Die Schwierigkeiten beim Auffinden eines Notfallortes aus der Luft werden von Personen am Boden leicht unterschätzt. [...] Die oft vorhandene, eigentlich unverständliche Zurückhaltung und Passivität vieler Bergsteiger beim Anflug des Rettungshubschraubers erschwert die Suche nach dem Notfallort in vielen Fällen. Auf Grund unklarer Angaben in der Notfallmeldung ist es nicht selten notwendig, größere Abschnitte einer Bergflanke oder einer Wand nach dem Unfallopfer abzusuchen. Dabei ist es für die Hubschraubercrew extrem hilfreich, wenn eine Person/Personengruppe beim Anflug des Hubschraubers durch klare Zeichen zu verstehen gibt, ob sie Hilfe benötigt (beide Arme gestreckt hoch für Y aus YES) oder eben nicht (linke Arm hoch, der rechte tief für N aus NO). Aus 20 Metern Höhe ist schwer zu erkennen, ob eine liegende Person verletzt ist oder gerade ein Sonnenbad nimmt, ob der im Seil sitzende Kletterer sich vor der Schlüsselstelle ausruht oder Hilfe benötigt. Ein klares Zeichen mit den Armen beseitigt alle Zweifel. Nebenbei bemerkt zeugt fröhliches Winken beim Überflug eines Rettungshubschraubers von einem freundlichem Wesen und einer guten Kinderstube, ist im konkreten Fall eines Suchfluges aber eher verwirrend und unnötig!

My translation:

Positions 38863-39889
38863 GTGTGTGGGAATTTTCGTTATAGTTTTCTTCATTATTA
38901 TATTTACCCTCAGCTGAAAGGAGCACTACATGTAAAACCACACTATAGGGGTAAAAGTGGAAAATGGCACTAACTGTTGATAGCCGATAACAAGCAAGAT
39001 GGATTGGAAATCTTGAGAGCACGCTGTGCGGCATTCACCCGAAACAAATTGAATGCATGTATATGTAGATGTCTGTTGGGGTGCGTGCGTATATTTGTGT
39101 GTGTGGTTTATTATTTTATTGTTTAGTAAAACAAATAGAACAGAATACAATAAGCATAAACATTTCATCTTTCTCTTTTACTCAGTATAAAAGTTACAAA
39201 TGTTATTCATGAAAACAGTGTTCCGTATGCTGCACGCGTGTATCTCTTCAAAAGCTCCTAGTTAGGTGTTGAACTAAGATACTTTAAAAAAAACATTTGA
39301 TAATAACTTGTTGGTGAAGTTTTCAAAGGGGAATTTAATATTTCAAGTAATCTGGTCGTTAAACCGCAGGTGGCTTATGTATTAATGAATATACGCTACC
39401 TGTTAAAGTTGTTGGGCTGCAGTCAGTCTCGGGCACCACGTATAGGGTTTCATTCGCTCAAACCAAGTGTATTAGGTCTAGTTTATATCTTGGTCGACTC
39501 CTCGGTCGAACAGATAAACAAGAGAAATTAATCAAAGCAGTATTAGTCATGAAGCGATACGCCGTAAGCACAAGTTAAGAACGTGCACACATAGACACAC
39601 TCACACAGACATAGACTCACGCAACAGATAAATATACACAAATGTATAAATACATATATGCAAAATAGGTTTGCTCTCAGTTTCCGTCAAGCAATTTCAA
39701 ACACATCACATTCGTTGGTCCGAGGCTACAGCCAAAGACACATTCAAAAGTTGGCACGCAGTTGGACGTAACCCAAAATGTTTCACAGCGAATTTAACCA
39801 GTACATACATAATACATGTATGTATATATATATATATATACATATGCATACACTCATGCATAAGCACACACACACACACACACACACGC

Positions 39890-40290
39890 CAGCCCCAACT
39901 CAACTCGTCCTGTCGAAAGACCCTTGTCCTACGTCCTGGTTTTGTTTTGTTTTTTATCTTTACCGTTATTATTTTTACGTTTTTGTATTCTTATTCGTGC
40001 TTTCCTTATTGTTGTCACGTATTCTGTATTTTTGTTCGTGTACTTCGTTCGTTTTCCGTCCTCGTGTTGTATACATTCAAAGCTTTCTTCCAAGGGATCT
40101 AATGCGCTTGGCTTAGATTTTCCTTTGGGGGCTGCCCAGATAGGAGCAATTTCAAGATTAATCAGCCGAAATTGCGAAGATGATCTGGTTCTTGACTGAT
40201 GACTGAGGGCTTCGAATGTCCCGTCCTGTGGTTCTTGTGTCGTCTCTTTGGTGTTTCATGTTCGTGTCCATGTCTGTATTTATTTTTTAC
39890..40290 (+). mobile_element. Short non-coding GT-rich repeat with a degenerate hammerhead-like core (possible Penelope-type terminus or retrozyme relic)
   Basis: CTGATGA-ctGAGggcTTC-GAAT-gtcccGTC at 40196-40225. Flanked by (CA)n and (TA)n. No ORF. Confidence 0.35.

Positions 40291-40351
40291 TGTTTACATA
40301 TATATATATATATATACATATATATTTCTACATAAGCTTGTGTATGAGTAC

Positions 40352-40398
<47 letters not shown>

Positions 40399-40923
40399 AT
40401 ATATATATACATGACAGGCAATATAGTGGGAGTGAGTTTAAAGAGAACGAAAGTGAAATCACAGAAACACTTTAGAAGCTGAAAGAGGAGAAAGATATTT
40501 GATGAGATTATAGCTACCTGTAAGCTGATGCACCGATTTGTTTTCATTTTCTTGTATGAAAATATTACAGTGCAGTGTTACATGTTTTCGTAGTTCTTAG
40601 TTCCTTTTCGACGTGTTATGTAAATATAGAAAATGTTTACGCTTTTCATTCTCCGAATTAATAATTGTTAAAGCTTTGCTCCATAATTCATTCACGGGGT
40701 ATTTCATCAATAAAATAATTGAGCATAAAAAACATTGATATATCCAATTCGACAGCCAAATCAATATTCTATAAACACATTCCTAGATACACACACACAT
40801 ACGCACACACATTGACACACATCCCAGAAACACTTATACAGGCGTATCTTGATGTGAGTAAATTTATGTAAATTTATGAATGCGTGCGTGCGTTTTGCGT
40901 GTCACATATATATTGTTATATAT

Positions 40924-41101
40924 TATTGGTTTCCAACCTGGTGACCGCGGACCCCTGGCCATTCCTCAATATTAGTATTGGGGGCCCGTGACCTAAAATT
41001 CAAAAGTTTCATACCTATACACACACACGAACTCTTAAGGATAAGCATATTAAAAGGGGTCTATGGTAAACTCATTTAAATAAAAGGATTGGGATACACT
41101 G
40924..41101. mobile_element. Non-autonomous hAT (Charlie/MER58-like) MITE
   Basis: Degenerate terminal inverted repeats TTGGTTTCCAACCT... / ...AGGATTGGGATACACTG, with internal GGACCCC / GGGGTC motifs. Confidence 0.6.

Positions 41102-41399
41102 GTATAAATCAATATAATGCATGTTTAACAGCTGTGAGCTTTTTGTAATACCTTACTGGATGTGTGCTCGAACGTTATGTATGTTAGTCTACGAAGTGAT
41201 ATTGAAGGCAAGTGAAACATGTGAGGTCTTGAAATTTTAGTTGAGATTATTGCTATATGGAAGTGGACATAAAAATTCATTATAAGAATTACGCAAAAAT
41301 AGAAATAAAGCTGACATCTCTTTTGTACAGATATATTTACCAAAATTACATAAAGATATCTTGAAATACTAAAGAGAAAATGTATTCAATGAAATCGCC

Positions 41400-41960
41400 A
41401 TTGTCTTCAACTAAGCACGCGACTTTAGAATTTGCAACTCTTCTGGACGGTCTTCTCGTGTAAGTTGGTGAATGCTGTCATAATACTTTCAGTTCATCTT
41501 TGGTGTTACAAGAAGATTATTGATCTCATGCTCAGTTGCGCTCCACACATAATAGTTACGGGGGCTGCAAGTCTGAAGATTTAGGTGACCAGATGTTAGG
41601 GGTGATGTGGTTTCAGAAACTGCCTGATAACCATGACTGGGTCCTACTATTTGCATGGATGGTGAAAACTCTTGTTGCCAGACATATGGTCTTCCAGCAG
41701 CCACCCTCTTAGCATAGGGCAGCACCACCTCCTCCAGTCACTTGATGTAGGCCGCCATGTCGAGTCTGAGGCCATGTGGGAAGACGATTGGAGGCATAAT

The difficulty in finding the location of an emergency from air is often underestimated by people on the ground. [...] The usual, actually unintellegible reservation and passivity of many mountaineers at the approach of a rescue helicopter makes the search of a location difficult in many cases. Due to unclear information at the emergency call it is often necessary to search large parts of mountain flanks or walls for victims. Therefore, it is extremely helpful for helicopter crews, if a group of people signal to the approaching helicopter with clear signs whether they need help (both arms raised for Y as in yes), or not (left arm raised, right down, for N as in no). From 20 meters above ground it is difficult to see whether a lying person is injured or taking a sunbath, or whether a climber sitting in their rope is resting or in need of help. A clear sign with your arms eliminates all doubt. Besides, a cheerful waving during the flyover of a rescue helicopter shows a friendly nature and good manners, but is rather distractive and unnecessary in the concrete case of a search flight!